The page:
Below, the landowner contended that the highest and best use of the land was small rural tracts held, for example, for recreational or residential purposes. Land cut in smaller tracts, he said, would bring a higher price than the land could command if devoted only and forever to its existing use, as part of the surrounding property, ranching. The government countered with evidence that the best use for the land was ranching and that the land was not suitable for the purposes the landowner urged on the court. Since the landowner's evidence was speculative and since no other evidence to disturb the presumption in favor of existing use5 was presented, we must agree with the government. There was testimony that access to the land was poor. More telling, however, is the failure to show the reasonable probability that the property, at the time of the taking, was adaptable and needed, or likely to be needed in the near future, for the potential use. Olson v. United States, supra; see also Southern Amusement Co. v. United States, 265 F.2d 34, 37 (5th Cir. 1959); and Cameron Development Co. v. United States,145 F.2d 209, 210 (5th Cir. 1944). While landowner's experts stated that in general there was a market for small tracts across the entire South Texas area, statements with which the government expert agreed, the sole proffered indicator of such a trend in the area south of Beeville was a single group of smaller tracts north of the land in question. However, sales of these tracts were few in number and not concentrated in time period. A good number of them did not take place until two to three years after the date of taking hardly an indication of demand for small tracts at the valuation date. Further, all witnesses agreed that there had been no subdivision in this area, other than the group of sporadically divided tracts mentioned above, even though all the property south of Beeville was susceptible to subdivision. The population growth in Beeville was nearly stagnant. Finally, and significantly, the property borders directly on Chase Air Field, close to the runway, where noise from takeoff and arrival of aircraft would be a constant nuisance.6 Given this combination of facts, we cannot call it abuse of discretion to keep this testimony from the jury.7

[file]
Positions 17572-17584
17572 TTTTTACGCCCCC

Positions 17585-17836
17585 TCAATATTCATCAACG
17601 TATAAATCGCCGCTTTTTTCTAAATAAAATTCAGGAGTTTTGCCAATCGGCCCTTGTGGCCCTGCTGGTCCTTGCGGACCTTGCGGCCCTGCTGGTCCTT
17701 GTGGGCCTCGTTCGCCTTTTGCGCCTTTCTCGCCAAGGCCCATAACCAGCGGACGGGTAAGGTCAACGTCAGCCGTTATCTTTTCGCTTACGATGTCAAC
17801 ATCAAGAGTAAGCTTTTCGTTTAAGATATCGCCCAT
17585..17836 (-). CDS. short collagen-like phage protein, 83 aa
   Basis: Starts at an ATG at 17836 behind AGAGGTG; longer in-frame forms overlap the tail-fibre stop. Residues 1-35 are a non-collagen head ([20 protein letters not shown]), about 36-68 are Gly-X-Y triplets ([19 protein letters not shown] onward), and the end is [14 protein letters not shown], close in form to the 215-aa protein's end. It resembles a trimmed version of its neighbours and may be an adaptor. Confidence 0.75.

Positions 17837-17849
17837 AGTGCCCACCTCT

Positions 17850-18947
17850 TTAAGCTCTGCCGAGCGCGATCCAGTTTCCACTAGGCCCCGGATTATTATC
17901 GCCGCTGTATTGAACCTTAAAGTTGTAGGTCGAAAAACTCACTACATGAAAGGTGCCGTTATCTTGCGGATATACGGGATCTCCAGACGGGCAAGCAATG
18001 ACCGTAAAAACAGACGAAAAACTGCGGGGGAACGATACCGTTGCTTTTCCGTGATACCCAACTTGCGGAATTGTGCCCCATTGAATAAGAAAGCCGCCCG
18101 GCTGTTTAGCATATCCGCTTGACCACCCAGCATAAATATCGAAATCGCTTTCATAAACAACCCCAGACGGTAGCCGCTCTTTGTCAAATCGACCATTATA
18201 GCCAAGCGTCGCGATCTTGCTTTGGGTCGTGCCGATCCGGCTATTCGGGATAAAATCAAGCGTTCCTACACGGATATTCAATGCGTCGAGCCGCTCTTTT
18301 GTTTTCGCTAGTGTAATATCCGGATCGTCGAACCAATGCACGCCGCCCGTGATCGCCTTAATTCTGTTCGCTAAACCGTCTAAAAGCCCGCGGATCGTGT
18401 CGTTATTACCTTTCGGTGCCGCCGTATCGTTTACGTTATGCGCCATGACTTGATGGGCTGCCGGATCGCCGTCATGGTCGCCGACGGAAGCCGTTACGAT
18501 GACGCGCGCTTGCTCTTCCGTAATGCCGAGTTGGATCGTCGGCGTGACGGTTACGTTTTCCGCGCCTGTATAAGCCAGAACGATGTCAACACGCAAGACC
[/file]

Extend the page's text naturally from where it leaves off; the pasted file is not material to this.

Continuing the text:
It follows that use of the before-and-after rule was not error either. It is the usually-applied rule in partial-taking cases, as noted earlier, and we fail to see how the landowner is injured by its use here. He is in the same position in terms of value as he was before the taking.